Wow, what a surprise, a revelation, a discovery! The Obama administration and his minions trying to force this sewage down our throats is still screwing up this legislative application. And hiding it as voraciously as possible!

Oh, and I read last night the White House is now considering delaying the mandate end date of March 31 to what, November 5 2014? Just to insure those 7 million finally enroll?

Face it, if any republican did this, the media howls would make 50mph winds sound quiet. So many commenters here redefine “disingenuous and dishonest”, it is nothing less than hideous and disgusting how partisan interests trump public welfare every frickin’ time.

I’ll finish with this from a usual post and comment author here in the article: “I have to say, I probably would have made the same mistake if I were in charge,” said [Robert Laszewski, a former insurance-industry executive who is president of Health Policy and Strategy Associates] Laszewski, the former industry executive. “But they’re not supposed to make that mistake.”

Mar 23, 2014

BTW where is Maggie Mahar?

Joel Hassman, MD
Mar 23, 2014

Who cares!

Barry Carol
Mar 22, 2014


There are slightly over 10 million seniors who are eligible for both Medicare and Medicaid. They are referred to as Medicare / Medicaid eligible (MME), dual eligible or duals, take your pick. Anyway, they account for $350 billion of health system spending per year. Interestingly, if you look at the most expensive 10% of this population that have their bills paid by Medicaid and the top 10% with bills paid by Medicare, there is almost no overlap at all. It turns out that the expensive Medicaid patients are those who need long term care in a skilled nursing facility or lots of home healthcare. The expensive Medicare patients are frequent flyers in hospital emergency rooms with many suffering from congestive heart failure (CHF) and / or mental illness.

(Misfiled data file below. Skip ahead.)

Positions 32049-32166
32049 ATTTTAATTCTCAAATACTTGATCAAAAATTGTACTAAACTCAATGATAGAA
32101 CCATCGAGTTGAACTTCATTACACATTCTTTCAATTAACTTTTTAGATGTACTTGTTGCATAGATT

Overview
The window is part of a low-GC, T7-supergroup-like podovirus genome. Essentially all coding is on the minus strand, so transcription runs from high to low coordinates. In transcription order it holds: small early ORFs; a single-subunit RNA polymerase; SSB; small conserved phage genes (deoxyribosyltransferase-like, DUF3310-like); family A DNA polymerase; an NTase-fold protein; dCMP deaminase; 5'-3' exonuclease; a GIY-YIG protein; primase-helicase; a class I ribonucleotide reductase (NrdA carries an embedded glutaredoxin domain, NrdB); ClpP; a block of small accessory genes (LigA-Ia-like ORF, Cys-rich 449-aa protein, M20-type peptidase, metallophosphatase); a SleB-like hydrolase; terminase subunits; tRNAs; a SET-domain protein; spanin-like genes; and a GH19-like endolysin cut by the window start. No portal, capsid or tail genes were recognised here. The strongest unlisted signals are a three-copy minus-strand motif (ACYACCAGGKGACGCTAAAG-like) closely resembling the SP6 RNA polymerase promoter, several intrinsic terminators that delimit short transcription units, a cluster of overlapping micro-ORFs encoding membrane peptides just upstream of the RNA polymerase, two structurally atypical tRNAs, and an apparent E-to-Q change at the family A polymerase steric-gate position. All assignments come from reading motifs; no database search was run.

In any given year, the healthiest 50% of seniors (26 million people) account for only 4% of Medicare costs though they are not exactly the same people from year to year. Healthcare has always been referred to as a 5-50 business meaning that in any given year, the most expensive 5% of the population accounts for 50% of costs. The most expensive 10% account for about 65% of costs and the most expensive 1% drive 20% of costs.

My impression is that there is lots of futile care at or near the end of life except that doctors can’t predict exactly when the end of life will occur though, in the case of cancer, they often can at the very end. On the positive side, more people are choosing hospice and/or palliative care at the end of life in recent years. Often it’s the adult children that can’t let go but the patient can no longer communicate. That’s why we need more people to execute living wills and advance directives or at least prepare an informal memo for the kids that describe their wishes if it’s too uncomfortable to have an actual conversation with them.

Mar 22, 2014

Make sure to look at the data from palliative care studies. Those who opt not to use aggressive care end up living (on average) longer than those who don’t. And have lower costs and higher quality of life. So those relatives who “can’t let go” may actually be hastening their loved ones’ demise.

Bob Hertz
Mar 22, 2014

Thanks Barry.

Using your categories of basic vs catastrophic, my impression is that basic care is relatively cheap.

I recently read that the individuals on Medicaid who do NOT require transplants, dialysis ,AIDS drugs, etc have an average annual insurance cost of $564.
(Harold Pollack quote)

And that is without any deductibles or coinsurance, which are supposedly so important to cost control.

If our goal is get cheaper health insurance, then more preventive care will not do the job. Denying certain back surgeries will not do the job.

We have to confront what is spent on hail-mary treatments that actually work.


Barry Carol
Mar 22, 2014

Bob –